Marijuana Legalization: Being Denied Employment Remains Legal

By Brad G.

In late November 2018, Massachusetts entered the fray to make both medicinal and recreational use of marijuana legal for adults.

With several more states likely to follow, Massachusetts adds their name to the ever-growing list of states to attempt the legalization of marijuana. With several states already successfully legalizing the use of marijuana, one aspect of the law seems to go overlooked: How will employers deal with a growing number of employees using marijuana? To answer this, we will examine how employers protect themselves and provide you with the information you need to make informed decisions before legally using marijuana.

As it stands, employers reserve the right to not only perform drug screenings on potential employees, they may also perform random drug screenings on current employees as well. The method of testing is at the employer’s discretion, as is the testing threshold limit. The most common method of testing is for THC-COOH in a urine sample. However, THC metabolites are also found in blood, sweat, hair, and saliva.

Why it is unfair to the employee:

Testing positive for THC does not prove impairment. When the sample is collected, it is being tested for inactive metabolites, which does not determine if an employee was under the influence of marijuana during the test, or at the time of an incident. Since, depending on body composition and other factors, metabolites can stay in your system ranging from several weeks up to several months; this method is also not a clear indicator of the level with which cannabis was used. This adds a layer of difficulty for anyone, even light users, who need to pass a drug test to gain employment.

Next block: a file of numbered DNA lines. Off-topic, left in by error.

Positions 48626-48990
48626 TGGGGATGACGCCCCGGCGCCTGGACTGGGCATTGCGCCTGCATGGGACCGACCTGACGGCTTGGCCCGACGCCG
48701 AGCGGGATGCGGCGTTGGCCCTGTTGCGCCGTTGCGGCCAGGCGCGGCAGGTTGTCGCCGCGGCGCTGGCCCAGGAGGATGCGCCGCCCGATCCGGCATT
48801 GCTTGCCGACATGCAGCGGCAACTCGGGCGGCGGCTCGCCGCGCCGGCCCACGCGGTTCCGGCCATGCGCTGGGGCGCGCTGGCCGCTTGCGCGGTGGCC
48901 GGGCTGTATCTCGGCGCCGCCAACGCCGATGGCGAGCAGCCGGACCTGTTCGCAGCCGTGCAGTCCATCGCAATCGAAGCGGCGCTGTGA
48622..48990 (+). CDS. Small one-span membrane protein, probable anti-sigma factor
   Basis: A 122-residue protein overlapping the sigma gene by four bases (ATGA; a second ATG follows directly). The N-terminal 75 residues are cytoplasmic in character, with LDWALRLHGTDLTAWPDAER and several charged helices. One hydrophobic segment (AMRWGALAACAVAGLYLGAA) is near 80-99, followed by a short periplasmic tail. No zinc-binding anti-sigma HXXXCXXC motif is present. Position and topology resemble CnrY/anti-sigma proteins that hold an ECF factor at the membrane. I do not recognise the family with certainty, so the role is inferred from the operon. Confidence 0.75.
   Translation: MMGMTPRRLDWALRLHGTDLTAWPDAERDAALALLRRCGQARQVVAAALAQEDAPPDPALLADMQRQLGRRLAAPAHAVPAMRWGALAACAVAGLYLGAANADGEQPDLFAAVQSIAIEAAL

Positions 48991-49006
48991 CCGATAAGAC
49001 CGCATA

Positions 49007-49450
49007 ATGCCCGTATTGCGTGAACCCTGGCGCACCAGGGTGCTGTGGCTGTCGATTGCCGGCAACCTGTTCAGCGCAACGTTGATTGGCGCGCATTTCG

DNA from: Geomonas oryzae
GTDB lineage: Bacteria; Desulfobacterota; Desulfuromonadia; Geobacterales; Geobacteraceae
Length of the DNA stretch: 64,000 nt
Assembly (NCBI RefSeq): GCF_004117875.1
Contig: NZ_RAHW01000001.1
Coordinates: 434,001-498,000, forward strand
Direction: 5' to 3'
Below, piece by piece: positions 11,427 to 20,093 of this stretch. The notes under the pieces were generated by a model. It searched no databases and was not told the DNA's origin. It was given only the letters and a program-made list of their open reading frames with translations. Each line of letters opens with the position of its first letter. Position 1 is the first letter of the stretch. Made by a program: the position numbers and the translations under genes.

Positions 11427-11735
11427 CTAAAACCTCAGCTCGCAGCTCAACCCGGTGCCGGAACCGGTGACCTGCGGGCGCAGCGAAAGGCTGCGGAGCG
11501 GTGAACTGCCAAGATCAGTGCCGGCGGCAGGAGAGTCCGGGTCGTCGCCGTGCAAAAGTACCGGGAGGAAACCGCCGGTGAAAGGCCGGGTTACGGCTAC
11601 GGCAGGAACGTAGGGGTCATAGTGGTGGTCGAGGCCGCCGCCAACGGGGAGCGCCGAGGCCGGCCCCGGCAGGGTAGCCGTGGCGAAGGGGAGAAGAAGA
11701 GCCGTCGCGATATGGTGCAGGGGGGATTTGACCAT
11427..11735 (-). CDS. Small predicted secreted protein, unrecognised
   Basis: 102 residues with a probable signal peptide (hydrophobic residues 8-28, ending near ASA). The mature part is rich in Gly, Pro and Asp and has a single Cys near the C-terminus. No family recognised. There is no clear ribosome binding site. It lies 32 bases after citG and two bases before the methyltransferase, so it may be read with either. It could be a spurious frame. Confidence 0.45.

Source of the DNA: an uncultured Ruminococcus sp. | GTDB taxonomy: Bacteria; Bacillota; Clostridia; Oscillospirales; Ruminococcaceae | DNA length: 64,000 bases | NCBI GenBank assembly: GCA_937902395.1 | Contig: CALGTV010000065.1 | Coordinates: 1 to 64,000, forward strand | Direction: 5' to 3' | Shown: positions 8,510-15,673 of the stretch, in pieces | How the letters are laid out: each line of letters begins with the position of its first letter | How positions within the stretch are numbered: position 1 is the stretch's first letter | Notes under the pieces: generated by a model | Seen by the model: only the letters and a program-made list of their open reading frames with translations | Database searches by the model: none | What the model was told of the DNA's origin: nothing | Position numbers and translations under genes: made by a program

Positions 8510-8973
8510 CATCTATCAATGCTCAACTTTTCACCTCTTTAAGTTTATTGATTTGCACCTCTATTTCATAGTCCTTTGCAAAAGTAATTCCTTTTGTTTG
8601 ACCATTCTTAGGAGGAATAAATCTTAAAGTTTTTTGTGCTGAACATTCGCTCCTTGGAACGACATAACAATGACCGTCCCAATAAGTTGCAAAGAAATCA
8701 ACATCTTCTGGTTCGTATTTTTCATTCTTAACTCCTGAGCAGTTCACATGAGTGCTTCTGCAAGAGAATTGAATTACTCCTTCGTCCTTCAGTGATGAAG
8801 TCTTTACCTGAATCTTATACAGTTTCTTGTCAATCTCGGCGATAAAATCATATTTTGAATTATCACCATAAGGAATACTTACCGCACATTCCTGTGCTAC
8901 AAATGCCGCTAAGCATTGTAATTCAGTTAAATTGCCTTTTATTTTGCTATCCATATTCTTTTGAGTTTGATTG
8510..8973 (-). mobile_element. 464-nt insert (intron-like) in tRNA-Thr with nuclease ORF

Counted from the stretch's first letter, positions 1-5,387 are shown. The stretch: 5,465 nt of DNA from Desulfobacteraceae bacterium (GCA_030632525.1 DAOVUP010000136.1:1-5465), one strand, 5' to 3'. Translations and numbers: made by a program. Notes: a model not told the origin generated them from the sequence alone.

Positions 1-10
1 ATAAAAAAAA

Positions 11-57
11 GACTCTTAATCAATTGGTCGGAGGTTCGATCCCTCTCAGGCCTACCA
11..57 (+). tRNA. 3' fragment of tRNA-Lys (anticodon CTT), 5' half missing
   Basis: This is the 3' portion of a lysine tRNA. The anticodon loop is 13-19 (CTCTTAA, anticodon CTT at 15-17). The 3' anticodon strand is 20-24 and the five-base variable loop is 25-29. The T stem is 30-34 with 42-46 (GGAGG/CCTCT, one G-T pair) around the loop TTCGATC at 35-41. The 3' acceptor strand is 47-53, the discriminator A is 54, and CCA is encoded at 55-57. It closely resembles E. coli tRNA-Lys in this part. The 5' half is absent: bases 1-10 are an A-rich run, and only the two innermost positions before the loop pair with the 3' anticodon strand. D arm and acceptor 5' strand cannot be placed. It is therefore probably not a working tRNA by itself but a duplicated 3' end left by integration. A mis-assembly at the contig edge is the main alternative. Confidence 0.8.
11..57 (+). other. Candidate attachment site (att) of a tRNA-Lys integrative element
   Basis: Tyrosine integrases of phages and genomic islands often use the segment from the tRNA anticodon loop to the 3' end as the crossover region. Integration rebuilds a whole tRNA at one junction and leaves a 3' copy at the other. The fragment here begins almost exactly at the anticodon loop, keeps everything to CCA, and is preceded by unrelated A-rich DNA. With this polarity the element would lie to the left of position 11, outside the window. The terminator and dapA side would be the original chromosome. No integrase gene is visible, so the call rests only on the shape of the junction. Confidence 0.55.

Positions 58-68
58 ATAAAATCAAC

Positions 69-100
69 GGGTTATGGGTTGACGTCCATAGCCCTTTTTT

Why employers administer drug screenings anyway:

Employers reserve the right to screen for drug use in order to limit their own liability. If an accident were to occur on the job and they do not perform a drug screening, the responsibility falls directly onto the company. With a positive result on a drug screening, the liability for the occurrence can be shifted to the employee, even if you were not under the influence of cannabis at the time.

What you can do to protect yourself:

Know the testing guidelines of the employer prior to the drug screening. It will also be helpful to know how long it takes you, personally, to pass a drug test given your specific set of circumstances. If you need help or are in a pinch, contact Green Gone Detox.

1 comment

    • Gary Lyons on December 11, 2018 at 7:39 pm
    • Reply

    green gone detox worked for me I’ve used it 4 or 5 times now maybe

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